Maybe this is true. But, even the industry is uncertain about growth. Is it mostly recreational boats? Sea kayaks? Whitewater boats? How much of the growth in paddlesport is in areas defined as shared waterways? How many of these known-to-be-unknown paddlecraft are on shared waterways, as opposed to a lake or a pond?

The safety risk is exacerbated not only by the diversity of waterway users but also by differences in their experience, marine knowledge, and boat-handling skills.

Holy shizzlesnacks, that is a true statement. And here, we start to get to the heart of the problem. Most of the paddlers I know have at least enough experience to know what they should and shouldn't do, and have basic knowledge of the "rules of the road", or COLREGS. 

On the other hand, anyone can buy a boat at Wal-Mart and put in at Liberty State Park or Inwood and start paddling in a commercial shipping zone. I have seen people on the water in vessels that are clearly not meant for the conditions here, paddled by people who do not demonstrate even minimal knowledge or ability. And if you're a commercial operator, you don't know. You can't tell who's and expert and who's not.

According to a Coast Guard estimate, only 28 percent of motorized recreational vessel operators were required by state laws to complete a boating safety course or pass an examination of boating safety knowledge in 2015. 

Adding additional risk, recreational vessel operators may not realize that their vessels’ small sizes and nonmetal construction materials make both visual and radar detection more difficult. An officer in charge of the navigation watch on a large cargo or passenger ship positioned 100 feet or more above the water’s surface will be challenged to see from the bridge window or detect by radar a paddleboard whose operator is maneuvering in close proximity to the larger vessel.

These are two very important facts. On the first, the challenge is the disparity between regulations in the several states, in particular when they share waters - for example, New York and New Jersey on the Hudson River. On the second, I am of the opinion that this needs to be communicated more. Captains are not necessarily being jerks when they can't see you. They can't always see something as small as a kayak or paddleboard. We are hard to see, even with our bright colors, reflective tape, and use of radios.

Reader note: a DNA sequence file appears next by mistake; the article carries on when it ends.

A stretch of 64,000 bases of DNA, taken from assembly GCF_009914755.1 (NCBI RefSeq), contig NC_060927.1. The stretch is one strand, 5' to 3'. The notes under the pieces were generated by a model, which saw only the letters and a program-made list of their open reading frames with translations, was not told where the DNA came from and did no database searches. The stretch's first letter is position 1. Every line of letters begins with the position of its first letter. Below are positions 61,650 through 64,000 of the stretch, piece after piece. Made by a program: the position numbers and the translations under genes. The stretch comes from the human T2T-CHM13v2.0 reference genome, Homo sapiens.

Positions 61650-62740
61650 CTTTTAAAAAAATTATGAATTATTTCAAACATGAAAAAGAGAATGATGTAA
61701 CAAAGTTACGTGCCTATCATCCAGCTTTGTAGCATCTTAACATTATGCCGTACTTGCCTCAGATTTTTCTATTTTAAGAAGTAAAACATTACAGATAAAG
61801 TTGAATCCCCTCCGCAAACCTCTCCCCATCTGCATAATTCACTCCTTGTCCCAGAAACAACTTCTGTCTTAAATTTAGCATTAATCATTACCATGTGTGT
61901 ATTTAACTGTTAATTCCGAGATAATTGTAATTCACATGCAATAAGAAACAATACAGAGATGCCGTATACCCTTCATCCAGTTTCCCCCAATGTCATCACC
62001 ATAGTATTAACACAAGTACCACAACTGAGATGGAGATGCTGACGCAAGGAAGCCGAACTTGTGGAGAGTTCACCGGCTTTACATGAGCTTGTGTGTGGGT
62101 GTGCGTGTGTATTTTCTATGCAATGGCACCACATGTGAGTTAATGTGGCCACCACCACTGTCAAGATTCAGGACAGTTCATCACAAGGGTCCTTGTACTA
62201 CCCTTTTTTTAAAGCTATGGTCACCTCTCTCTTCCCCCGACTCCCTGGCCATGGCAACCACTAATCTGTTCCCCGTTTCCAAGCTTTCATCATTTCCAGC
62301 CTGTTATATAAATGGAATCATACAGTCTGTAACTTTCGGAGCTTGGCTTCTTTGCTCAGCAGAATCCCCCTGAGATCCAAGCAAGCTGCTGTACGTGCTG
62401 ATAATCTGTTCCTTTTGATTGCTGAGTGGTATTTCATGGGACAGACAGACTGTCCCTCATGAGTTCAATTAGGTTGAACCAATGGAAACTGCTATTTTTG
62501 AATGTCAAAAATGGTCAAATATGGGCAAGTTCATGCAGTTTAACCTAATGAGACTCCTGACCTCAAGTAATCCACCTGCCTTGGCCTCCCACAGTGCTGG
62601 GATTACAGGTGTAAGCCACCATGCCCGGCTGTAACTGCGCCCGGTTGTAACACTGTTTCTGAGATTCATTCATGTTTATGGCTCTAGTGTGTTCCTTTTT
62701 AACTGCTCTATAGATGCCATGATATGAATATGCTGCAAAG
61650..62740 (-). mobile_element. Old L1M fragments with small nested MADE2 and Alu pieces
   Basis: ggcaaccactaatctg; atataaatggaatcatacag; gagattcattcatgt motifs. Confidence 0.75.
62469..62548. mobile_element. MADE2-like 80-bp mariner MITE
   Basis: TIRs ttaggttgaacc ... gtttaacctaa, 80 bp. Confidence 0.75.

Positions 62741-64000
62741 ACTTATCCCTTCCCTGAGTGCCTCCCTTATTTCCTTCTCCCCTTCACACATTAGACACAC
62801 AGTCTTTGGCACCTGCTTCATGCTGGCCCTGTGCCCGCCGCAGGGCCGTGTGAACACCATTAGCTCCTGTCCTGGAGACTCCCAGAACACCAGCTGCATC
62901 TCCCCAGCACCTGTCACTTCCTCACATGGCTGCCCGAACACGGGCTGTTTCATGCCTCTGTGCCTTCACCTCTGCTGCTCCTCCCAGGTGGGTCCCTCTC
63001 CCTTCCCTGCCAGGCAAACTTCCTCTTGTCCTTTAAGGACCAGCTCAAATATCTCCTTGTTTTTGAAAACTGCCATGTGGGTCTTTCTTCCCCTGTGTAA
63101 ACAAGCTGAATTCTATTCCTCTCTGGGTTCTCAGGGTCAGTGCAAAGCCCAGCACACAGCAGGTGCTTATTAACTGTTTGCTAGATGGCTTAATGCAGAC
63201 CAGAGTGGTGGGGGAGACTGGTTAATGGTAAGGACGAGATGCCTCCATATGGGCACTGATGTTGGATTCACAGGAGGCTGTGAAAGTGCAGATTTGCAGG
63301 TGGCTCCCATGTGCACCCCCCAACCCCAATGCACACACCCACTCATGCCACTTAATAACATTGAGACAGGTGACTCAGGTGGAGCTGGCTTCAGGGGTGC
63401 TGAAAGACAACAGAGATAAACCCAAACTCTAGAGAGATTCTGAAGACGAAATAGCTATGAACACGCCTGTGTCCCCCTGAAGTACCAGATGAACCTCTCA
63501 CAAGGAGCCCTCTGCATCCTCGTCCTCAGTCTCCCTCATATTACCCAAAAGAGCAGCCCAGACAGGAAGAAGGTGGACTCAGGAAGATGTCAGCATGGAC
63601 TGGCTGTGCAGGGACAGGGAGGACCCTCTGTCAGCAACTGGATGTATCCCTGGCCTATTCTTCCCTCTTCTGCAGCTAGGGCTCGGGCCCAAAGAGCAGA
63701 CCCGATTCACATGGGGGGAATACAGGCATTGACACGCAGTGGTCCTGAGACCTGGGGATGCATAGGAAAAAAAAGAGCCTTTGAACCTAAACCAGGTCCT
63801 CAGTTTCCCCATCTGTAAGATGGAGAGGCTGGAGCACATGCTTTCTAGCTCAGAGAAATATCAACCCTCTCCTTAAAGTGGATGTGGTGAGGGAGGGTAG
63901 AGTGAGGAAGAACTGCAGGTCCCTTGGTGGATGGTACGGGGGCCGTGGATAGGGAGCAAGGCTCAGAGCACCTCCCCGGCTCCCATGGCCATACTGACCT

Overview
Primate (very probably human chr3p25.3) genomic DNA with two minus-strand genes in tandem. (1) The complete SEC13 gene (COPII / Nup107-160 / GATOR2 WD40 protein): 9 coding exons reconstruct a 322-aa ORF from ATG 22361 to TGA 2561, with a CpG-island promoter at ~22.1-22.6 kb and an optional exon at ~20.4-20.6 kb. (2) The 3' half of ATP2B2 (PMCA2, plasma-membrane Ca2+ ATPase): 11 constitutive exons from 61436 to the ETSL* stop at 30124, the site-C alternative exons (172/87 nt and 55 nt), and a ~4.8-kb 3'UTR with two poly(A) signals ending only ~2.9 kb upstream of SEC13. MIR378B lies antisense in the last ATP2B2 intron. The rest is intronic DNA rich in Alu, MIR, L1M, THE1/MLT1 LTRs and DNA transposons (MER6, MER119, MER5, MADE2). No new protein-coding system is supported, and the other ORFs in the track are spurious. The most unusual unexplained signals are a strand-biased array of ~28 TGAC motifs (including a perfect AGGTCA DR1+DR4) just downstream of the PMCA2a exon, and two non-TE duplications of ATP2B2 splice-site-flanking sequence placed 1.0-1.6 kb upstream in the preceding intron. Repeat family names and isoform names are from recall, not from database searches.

This is where I'm glad to say the report includes non-paddle craft as well; the problem of sharing waterways is not limited to human-powered vessels.

Open motorboats accounted for the highest number of injuries and fatalities (1,661), followed by personal watercraft (656), cabin motorboats (305), canoes and kayaks (230), and pontoon boats (139). A comparison with Coast Guard recreational vessel accident data from 2011 showed similar trends. 

In contrast, very few operators of non-motorized recreational vessels are required to be licensed or demonstrate knowledge of the navigation rules, and many operators of motorized recreational vessels are exempt from these requirements as well. You might make the argument that despite the increase in unregistered paddlers, there hasn't been an excessive increase in paddlers involved in injuries and fatalities.

The degree of risk overall appears to be influenced largely by a lack of awareness or understanding of the navigation rules among a large portion of recreational boat operators and by their lack of adequate boating knowledge and skills.

Here is the only other notable mention of August's accident in New York City:

The tour operator involved in the August 2016 New York City accident was unaware of the practice that counterparts in Chicago employed: the use of radios by kayak tour guides to communicate with commercial vessels. NTSB believes using radios is a practice that can enhance safety, and practices such as these should be shared among HSCs (Harbor Safety Committees) so that stakeholders can learn about them and implement them as appropriate.

NTSB concludes that all recreational vessel operators need to attain a minimum level of boating safety education to mitigate the various risks associated with the type of vessel being operated. 

[Emphasis mine]